In Riga still alive the memory of the occupation

Greater part of the twentieth century, Latvia was occupied by a foreign power.

Needless to say this has left its mark on a country whose population is today highly appreciates its independence. The editor of the newspaper Svenska Dagbladet “the security Council,” Eric Thyselius (Erik Thyselius) visited Riga, which reminded him that freedom is never freely given.

From the moment that Russia illegally annexed Crimea in 2014, the security situation in the Baltic States has deteriorated significantly. One of many examples is how the Kremlin raises his voice to address Sweden. The last time this was evident when President Vladimir Putin openly expressed his displeasure in connection with the possible accession of Sweden to NATO last week.

Sweden, of course, is not the only country on the Baltic sea, which have noticed the growing power ambitions of Moscow. Last week participants in the annual round of the project “Free education” Academy of the foreign policy, traveled to the capital of Latvia Riga city and country, where the wounds of Soviet occupation still unresolved. They live in the shadow of Putin’s Russia.

In the Swedish Embassy, the Ambassador Henrik Landerholm (Henrik Landerholm) informed the participants about the history of Latvia and its current political situation. The Swede is hard to understand, that Latvia during the twentieth century three times, lost a third of its people. Of course, this is reflected in the current population, where each person had at least one relative who was killed or deported during the German or Russian occupation. At the same time, painful history has created a strong will to never bow to a foreign power. By and large, on the basis of that experience they have NATO’s support, which, especially after the annexation of Crimea, is considered the guarantor of its independence in the future.

Exactly which side took the key personality during the struggle for independence in the late 1990s, by the way, has become a watershed in Latvian politics, and not former ties with the Soviet Union, as many may think. Therefore, those who voted for independence, even having a past associated with the Communist party today is still actively involved in politics.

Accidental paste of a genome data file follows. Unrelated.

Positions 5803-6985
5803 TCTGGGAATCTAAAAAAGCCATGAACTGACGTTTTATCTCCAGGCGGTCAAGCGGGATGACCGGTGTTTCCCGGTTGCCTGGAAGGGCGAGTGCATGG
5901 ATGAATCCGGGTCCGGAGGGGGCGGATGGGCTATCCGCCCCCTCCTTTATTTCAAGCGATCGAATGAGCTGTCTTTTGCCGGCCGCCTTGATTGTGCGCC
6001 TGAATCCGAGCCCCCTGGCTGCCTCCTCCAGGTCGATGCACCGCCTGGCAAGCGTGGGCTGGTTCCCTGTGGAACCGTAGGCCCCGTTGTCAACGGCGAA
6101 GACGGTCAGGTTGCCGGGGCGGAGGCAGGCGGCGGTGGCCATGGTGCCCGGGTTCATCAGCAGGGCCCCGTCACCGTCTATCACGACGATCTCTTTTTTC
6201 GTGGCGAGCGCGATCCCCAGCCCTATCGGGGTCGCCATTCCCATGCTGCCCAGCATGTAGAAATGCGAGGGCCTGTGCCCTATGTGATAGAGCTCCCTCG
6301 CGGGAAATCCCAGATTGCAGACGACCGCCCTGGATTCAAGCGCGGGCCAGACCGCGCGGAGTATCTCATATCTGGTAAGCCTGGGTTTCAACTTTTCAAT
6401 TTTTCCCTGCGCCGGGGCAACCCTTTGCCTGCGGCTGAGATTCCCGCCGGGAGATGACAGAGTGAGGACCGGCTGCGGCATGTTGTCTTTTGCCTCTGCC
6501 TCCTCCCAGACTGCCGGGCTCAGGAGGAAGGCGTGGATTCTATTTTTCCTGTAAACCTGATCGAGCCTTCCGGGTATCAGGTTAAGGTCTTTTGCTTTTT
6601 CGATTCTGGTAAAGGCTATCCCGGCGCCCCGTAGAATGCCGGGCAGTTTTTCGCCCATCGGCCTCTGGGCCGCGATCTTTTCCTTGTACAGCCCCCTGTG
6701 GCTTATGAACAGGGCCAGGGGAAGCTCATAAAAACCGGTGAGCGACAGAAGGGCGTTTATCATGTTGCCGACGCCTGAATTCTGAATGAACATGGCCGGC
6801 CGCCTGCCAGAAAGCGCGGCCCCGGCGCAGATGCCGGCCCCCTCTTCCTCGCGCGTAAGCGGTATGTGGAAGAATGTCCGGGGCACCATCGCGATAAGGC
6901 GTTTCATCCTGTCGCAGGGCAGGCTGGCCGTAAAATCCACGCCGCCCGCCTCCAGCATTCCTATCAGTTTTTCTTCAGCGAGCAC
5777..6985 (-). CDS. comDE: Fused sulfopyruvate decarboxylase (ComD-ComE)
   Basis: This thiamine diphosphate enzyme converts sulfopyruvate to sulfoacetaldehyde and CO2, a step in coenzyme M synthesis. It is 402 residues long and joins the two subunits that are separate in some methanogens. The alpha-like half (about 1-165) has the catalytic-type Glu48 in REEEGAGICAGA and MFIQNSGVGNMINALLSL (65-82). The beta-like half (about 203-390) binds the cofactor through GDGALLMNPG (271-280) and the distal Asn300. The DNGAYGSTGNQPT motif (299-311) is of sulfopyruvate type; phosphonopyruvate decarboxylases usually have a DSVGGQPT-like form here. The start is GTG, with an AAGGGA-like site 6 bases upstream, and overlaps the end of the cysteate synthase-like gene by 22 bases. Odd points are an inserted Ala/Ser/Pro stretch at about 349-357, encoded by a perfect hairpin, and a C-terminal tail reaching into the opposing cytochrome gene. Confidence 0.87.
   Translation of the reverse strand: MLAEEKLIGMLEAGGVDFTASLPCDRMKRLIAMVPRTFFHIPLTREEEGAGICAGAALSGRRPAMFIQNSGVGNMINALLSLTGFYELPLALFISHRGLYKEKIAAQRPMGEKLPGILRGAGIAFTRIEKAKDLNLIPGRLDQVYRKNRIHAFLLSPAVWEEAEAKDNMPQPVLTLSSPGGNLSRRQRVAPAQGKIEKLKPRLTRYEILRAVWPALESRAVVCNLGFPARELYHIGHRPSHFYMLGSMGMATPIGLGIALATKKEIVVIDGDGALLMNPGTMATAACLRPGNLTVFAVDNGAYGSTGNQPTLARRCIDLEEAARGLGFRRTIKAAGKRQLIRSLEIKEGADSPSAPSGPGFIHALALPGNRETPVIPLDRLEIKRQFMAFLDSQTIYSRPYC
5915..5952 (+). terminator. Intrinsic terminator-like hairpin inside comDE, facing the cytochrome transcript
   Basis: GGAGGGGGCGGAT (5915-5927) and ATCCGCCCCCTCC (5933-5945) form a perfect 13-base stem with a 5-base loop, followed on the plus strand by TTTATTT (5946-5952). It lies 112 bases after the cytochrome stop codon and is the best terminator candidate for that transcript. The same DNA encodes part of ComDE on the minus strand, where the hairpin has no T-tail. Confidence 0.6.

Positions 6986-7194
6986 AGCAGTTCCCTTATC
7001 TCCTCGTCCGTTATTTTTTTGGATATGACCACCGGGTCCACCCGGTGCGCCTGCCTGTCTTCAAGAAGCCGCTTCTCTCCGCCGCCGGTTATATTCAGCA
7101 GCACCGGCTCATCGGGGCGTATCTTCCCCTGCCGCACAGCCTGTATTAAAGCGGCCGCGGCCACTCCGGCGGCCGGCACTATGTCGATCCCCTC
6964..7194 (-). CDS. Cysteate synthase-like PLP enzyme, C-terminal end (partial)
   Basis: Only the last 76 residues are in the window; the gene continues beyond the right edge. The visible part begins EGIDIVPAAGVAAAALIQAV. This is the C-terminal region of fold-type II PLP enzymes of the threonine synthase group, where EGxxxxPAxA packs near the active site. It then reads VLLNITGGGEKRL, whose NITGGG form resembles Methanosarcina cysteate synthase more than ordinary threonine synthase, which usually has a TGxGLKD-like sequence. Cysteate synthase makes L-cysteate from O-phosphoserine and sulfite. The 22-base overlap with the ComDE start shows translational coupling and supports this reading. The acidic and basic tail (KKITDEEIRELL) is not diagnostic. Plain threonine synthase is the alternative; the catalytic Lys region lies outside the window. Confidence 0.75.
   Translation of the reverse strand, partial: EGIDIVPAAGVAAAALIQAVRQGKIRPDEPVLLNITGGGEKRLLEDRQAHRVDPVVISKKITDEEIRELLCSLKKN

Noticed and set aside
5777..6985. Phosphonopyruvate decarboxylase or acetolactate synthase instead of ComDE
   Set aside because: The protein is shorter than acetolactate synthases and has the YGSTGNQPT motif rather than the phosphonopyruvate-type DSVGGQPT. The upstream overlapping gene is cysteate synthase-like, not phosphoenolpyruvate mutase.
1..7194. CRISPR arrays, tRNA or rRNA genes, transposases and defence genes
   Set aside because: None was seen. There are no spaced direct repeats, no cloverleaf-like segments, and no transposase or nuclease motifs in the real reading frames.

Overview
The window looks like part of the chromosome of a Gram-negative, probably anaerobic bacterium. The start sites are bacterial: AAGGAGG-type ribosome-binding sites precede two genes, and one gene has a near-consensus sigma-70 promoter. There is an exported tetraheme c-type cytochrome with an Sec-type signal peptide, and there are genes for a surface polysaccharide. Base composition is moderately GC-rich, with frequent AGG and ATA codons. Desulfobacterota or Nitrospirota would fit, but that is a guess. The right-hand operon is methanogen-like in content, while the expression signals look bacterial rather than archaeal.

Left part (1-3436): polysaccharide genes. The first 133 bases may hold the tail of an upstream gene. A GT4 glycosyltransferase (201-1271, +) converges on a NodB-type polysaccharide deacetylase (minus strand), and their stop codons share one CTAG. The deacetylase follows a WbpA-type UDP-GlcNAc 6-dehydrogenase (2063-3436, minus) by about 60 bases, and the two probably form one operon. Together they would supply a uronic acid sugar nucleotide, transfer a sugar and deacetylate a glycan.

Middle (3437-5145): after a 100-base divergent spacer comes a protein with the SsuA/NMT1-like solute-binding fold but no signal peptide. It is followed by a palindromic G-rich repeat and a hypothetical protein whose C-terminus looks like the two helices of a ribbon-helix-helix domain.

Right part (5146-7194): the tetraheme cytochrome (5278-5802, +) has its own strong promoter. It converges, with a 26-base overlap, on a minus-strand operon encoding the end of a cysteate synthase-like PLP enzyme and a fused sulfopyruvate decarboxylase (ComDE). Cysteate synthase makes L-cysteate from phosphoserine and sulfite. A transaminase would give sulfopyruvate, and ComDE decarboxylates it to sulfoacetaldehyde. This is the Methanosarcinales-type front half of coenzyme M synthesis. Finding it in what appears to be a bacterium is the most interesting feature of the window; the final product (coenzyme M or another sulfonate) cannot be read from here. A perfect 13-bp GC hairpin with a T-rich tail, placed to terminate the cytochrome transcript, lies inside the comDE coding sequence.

As an important industrial nation in the Soviet Union Latvia more than other Baltic countries suffered after the collapse of the Eastern bloc, and 1990s, respectively, began a heavy decade for Latvians. But the economy has improved, and in Latvia was positive economic growth until the financial crisis of 2008, which incredibly has hit the country. Today she is moving forward, but corruption and limited access to quality health care continue to be among the most serious internal problems of the country. Property and political influence gathered in the hands of a relatively small number of “strong men” and this also can not be called prosperous situation.

The Russian-speaking minority makes Latvia very sensitive to Russian influence and in the worst-case scenario could lead to a “casus Belli” and the invasion, as happened with Crimea. The fact that the main information channel of the Russian-speaking minority is Russian state television, on this background it is a problem. Efforts to develop public services in Russian aimed at the Russian population, in any case, can’t tackle hate speech, which I conduct from the Kremlin.

Half of the total population of Latvia at least once in my life been in Sweden. It would be great if more Swedes turned their views to the East and made a longer trip to Riga than regular day cruises. At least it will remind us that freedom is never freely given.

Eric Thyselius — project Manager of the analytical center of the “Free world” and one of the editors of the section “the security Council”.